Abrams says, "It's far too easy to get lost in the hype of the shuttle crashing or the space station shutting down when the real risk is to classified data and government systems."
We'll sum up with some thoughts from Oliver Lavery, director of security research and development for nCircle. Lavery explains that organizations today are faced with the challenge of securing an increasingly diverse and ethereal network, and protecting a skyrocketing amount of data.
Lavery states, "The failure of the security program here is probably not technical, it's more likely a lack of proper threat modeling, asset classification, and triage processes. The real challenge for massive organizations is ensuring that security efforts get the most bang for every buck."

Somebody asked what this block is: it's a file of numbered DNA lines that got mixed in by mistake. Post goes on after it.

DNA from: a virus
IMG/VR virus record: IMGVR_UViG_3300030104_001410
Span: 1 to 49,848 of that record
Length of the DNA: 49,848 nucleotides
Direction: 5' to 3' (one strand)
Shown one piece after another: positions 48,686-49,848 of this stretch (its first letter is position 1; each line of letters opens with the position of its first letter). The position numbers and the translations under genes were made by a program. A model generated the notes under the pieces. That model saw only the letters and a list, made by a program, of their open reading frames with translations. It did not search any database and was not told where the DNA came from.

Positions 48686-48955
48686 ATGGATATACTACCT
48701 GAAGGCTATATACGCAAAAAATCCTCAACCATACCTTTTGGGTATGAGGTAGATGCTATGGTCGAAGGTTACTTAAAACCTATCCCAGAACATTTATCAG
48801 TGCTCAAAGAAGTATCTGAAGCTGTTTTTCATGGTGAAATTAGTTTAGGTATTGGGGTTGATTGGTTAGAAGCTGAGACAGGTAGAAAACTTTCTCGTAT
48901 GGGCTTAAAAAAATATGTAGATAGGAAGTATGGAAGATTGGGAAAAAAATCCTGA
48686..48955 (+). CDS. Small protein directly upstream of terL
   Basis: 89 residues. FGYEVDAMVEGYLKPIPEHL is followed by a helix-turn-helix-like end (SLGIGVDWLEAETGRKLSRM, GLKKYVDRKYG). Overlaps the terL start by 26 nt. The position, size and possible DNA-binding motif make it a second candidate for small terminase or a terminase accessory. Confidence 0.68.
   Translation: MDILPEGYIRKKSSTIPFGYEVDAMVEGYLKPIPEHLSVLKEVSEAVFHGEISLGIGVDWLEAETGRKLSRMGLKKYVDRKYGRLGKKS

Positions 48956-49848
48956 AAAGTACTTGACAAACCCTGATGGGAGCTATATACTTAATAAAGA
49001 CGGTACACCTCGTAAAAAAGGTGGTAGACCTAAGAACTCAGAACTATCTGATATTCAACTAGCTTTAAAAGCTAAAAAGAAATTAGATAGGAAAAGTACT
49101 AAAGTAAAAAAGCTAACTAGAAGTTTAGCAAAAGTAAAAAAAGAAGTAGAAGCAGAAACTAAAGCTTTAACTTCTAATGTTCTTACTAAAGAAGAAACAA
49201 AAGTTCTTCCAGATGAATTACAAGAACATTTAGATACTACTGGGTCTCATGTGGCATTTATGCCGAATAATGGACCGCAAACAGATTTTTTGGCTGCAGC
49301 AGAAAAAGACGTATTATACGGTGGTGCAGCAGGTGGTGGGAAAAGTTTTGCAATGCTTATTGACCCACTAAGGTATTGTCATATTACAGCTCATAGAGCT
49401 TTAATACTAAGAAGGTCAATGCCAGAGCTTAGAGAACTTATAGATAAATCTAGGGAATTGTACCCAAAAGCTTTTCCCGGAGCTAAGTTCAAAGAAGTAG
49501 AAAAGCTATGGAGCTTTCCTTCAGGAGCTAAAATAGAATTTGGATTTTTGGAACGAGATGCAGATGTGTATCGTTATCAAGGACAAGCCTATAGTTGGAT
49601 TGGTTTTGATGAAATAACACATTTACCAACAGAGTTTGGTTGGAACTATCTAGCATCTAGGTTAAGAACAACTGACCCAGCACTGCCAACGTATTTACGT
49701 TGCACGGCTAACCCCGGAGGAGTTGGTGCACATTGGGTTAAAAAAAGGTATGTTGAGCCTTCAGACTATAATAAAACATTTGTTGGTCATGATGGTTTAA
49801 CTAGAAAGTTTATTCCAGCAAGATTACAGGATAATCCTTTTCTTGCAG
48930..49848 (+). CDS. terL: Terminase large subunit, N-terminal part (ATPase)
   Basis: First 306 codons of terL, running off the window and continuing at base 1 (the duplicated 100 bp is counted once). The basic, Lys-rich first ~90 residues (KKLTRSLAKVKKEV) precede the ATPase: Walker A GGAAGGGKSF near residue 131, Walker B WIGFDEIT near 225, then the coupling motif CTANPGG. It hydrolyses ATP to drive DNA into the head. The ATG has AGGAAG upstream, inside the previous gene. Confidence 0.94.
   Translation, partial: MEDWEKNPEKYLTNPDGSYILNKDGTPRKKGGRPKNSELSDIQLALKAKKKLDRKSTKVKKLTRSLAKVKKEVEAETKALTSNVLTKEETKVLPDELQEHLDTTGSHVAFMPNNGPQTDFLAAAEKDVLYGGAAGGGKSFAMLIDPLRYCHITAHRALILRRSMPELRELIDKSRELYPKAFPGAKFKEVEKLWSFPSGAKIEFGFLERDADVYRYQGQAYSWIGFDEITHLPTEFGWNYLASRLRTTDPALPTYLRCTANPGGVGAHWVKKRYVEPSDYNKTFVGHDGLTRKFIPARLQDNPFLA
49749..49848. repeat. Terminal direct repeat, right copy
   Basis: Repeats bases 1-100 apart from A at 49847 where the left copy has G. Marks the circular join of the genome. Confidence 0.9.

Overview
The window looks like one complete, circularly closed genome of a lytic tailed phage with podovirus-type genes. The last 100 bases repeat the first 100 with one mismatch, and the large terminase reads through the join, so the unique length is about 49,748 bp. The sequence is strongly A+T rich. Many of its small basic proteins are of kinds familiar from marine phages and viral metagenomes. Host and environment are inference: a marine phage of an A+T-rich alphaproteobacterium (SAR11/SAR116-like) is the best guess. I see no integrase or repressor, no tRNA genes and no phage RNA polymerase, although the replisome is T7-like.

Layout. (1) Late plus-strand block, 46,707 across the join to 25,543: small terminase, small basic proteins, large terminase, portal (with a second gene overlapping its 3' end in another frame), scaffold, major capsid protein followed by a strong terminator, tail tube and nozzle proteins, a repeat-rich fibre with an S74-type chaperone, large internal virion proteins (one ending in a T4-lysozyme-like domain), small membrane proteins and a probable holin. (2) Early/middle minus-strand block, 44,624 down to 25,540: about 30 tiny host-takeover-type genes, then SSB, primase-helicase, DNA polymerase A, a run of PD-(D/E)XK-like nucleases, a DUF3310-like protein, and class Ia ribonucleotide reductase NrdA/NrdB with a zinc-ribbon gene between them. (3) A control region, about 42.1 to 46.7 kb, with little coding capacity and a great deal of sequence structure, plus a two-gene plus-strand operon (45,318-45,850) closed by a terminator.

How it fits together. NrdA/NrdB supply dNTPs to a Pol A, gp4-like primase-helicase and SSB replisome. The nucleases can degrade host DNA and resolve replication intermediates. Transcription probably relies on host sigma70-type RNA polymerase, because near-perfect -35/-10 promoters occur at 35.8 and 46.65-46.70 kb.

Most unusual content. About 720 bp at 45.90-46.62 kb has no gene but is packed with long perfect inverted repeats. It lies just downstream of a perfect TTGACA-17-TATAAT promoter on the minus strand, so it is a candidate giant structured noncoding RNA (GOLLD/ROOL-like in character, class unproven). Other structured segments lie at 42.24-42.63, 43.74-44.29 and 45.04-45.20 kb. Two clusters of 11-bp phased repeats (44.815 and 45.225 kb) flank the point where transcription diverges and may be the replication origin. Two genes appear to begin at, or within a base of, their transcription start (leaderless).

So, Houston, we do, in fact, have a problem--but, don't panic. Look beyond the sensationalism of terrorist attacks against shuttle missions, and focus on the real issues uncovered by the NASA audit report. What we can learn from NASA is that security is a process, not an event, and that organizations should be as diligent as possible in proactively identifying and resolving--or at least mitigating--issues which expose the network to risk.
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